How to improve your Internet connection while WFH (and most importantly how to fund it)
The world has changed for most people around the world in the past few months. It has taken a while for most of us to adjust to this new reality. What was necessary before is not, what you may not even have noticed before is now suddenly essential. It is important for everyone to realize this, and change our lifestyle so that, we can make the best out of a bad situation.
Like anyone else I just found myself working from home after the pandemic struck the United States. The first few weeks were uneventful as everyone started to adjust to WFH and getting things done.
Once kids really started to take lessons remotely from school… that is when things started really going wrong.
I’ve honestly never really noticed the speed of my internet connection at home — even when I was forced to work from home for months after a surgery, the speed of residential Comcast Gigabit internet over coaxial was good enough for me.
2–3 weeks after school really resumed virtually, the Azure cloud started crashing and burning for me. There were too many outages within the Azure Cloud — most of them seemed to be related to bandwidth being redirected to more essential services (which makes sense) — a lot of networking issues, servers not being able to find other servers, or just plain hanging.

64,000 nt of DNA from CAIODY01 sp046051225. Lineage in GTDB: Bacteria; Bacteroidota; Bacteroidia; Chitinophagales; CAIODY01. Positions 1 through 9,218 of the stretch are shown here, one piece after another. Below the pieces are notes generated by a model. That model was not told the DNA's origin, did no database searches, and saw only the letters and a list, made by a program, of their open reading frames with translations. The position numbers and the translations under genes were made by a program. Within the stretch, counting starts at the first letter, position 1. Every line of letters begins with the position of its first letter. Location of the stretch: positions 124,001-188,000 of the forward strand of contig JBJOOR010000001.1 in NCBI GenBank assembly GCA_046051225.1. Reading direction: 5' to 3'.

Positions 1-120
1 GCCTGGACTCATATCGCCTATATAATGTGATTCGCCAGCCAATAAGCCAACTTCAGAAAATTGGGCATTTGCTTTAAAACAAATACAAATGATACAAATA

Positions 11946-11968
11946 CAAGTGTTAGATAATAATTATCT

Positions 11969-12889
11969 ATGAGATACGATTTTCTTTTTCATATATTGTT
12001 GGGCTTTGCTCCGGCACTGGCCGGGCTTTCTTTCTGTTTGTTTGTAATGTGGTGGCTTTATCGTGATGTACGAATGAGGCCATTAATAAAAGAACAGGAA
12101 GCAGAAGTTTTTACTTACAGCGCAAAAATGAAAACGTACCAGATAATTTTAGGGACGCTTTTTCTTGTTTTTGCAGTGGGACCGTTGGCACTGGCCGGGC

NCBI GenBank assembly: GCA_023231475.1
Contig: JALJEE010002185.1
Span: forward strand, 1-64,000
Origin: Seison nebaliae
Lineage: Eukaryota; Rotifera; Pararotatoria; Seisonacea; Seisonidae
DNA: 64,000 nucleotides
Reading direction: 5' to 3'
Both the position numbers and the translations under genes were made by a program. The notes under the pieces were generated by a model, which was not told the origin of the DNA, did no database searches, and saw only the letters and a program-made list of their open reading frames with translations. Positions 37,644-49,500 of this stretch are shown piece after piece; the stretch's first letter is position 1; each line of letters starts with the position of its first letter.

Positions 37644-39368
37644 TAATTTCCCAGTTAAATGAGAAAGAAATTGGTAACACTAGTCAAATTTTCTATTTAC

The worst was when my main Cloud Database Provider got super duper slow over the Internet. Apparently when Internet traffic spiked between Boston and Virginia, me sitting on one end got majorly affected, with database calls timing out, and taking forever to complete. Strangely enough the fiber internet in my office was sometimes slower than my residential coaxial internet at home — and then it would switch — and then, it would both be slow — clearly, things got very, very bad.
My situation is a bit difficult, because I upload a lot of stuff to the cloud for deployments frequently. I don’t really need gigabit down, I need like 200 mbps up (Azure prevents more than 200 mbps up through their pipe anyway). The only reason I got residential gigabit to begin with was to actually get the best upload speed from coaxial Comcast